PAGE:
Celebrating The Reformation

October 13, 2014 by  
Filed under A Monday AM BLOG

Happy Reformation Day! 497 years ago, Martin Luther boldly nailed his Ninety-Five Theses to the chapel door in Wittenberg Germany, outwardly condemning both the selling of indulgences and the Catholic Church as a whole. Little did he know that this would spark, arguably, the most influential event in church history since the Apostolic Age and forever change the church of the future.As a tribute to Luther’s legacy and in honor of this special day, here is a brief history of the events surrounding Martin Luther’s involvement in the Protestant Reformation.
In the 16th Century, a law student by the name of Martin Luther experienced a close encounter with death, being nearly struck by lightning. After this near death experience, Luther, in an effort to repay God for sparing his life, left law school and became a monk.
For years, Luther dedicated himself to monasticism. He spent long hours in prayer and confession, but still felt far from God. It wasn’t until he was pointed away from continual focus on his sin, but on the imputed righteousness of Christ. Luther began to feel less guilt for his sin, and recognized that man is saved by faith alone.
In 1512, Luther left the monastery and went to teach theology at the University of Wittenberg, where his old friend Johann von Staupitz was the dean. It was here that Luther started to question a lot of what the Catholic church taught about salvation.
By October 31st, 1517, Luther had finally had enough. In an act of spite, he nailed his Ninety-Five Theses to the church door in Wittenberg Germany. In this document, Luther criticized the current practices of the church at that time, most significantly the selling of indulgences.
Luther had written his theses in Latin, desiring more of an intellectual discussion with others in academia, but in January of 1518, some of Luther’s friends translated his Theses from Latin into German and printed mass copies of the document, then sent it out. Within only a few weeks, Luther’s Theses had spread all throughout Germany. After only two months, Luther’s Ninety-Five Theses had spread throughout all of Europe.Eventually, word spread to the Pope about what Luther had written, and on June 15th, 1520 he warned Luther of excommunication with the papal bull. Luther, in response, publicly burned the papal bull in defiance of the Pope.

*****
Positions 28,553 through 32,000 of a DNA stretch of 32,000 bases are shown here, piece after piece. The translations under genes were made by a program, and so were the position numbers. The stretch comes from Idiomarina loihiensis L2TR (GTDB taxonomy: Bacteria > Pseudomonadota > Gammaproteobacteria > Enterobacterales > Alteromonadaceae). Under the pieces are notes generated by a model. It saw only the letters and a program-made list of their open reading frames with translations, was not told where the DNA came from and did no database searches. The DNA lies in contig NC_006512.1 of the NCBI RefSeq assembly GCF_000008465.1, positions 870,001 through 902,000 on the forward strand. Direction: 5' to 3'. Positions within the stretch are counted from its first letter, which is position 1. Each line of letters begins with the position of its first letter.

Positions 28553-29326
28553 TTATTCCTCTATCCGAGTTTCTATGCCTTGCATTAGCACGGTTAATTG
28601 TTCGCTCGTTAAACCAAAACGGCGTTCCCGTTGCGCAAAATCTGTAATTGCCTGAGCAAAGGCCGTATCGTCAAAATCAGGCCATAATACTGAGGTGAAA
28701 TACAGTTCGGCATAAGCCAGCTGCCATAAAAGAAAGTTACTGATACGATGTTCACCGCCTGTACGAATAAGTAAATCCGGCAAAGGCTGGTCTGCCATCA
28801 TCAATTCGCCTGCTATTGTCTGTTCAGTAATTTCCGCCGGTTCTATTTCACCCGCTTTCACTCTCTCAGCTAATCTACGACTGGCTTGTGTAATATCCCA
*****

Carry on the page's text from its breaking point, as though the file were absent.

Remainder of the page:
In the year 1521, Luther appeared before the Diet of Worms, an assembly that was conducted over a period of time for approximately four months.

On April 18th, 1517, when asked to recant his writings, Martin Luther gave this quiet but famous response:

 “Unless I am convinced by the testimony of the Scriptures or by clear reason, for I do not trust either in the pope or in councils alone, since it is well known that they often err and contradict themselves, I am bound to the Scriptures I have quoted and my conscience is captive to the Word of God. I cannot and I will not retract anything, since it is neither safe nor right to go against conscience. I cannot do otherwise. Here I stand. May God help me. Amen.”
Luther had refused to recant. Over the next five days, a series of meetings was held to determine Luther’s fate. On May 25th, the Emperor declared Luther an outlaw and demanded his arrest and punishment as a heretic of the church.Even that couldn’t stop Luther. By the help of his friend Frederick III, he fled Wittenberg and went on to continue to write and even translate the Bible into German so that everyone, from the clergy all the way to the common man, could read the Bible.Martin Luther was a remarkable man, used by God to restore Biblical truth to the church. If not for Luther, the church as we know it today would be very different. Let us celebrate this day and remember just how important the Protestant Reformation was then and still is today!

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